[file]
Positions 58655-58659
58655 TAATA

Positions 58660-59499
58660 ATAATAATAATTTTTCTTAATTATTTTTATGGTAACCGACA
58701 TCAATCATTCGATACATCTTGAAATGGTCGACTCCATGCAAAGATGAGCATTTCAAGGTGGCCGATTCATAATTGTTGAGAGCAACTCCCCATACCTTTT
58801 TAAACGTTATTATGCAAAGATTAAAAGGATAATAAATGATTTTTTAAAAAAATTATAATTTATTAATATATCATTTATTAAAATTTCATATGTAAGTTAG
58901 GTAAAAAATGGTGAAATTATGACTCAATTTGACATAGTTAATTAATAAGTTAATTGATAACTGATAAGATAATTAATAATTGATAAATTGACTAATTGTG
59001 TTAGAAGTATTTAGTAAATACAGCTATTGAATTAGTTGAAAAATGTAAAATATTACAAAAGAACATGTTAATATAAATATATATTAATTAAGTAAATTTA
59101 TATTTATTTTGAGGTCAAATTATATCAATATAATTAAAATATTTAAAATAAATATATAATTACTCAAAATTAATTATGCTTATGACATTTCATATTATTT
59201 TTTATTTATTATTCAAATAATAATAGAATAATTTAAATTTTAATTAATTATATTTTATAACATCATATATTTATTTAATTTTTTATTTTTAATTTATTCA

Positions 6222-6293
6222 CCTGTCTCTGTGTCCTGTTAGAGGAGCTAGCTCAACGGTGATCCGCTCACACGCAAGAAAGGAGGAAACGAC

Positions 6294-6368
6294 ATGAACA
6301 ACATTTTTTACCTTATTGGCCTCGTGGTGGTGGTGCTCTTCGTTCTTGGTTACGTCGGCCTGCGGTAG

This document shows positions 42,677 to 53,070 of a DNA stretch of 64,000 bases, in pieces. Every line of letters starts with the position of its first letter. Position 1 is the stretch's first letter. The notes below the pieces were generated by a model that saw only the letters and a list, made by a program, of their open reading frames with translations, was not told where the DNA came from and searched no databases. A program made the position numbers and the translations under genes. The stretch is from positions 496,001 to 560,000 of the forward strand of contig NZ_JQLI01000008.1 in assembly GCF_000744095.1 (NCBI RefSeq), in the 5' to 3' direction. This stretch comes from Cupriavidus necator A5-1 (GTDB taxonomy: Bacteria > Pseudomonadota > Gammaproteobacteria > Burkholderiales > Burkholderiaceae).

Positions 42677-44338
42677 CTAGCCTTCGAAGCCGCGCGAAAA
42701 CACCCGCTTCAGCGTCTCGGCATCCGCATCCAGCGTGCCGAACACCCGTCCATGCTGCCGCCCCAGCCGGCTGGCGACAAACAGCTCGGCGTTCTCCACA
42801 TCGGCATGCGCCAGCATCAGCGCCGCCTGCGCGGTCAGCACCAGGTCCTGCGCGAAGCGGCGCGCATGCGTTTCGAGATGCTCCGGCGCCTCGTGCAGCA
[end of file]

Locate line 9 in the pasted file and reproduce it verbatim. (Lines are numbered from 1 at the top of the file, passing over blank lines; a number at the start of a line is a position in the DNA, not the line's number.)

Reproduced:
59101 TATTTATTTTGAGGTCAAATTATATCAATATAATTAAAATATTTAAAATAAATATATAATTACTCAAAATTAATTATGCTTATGACATTTCATATTATTT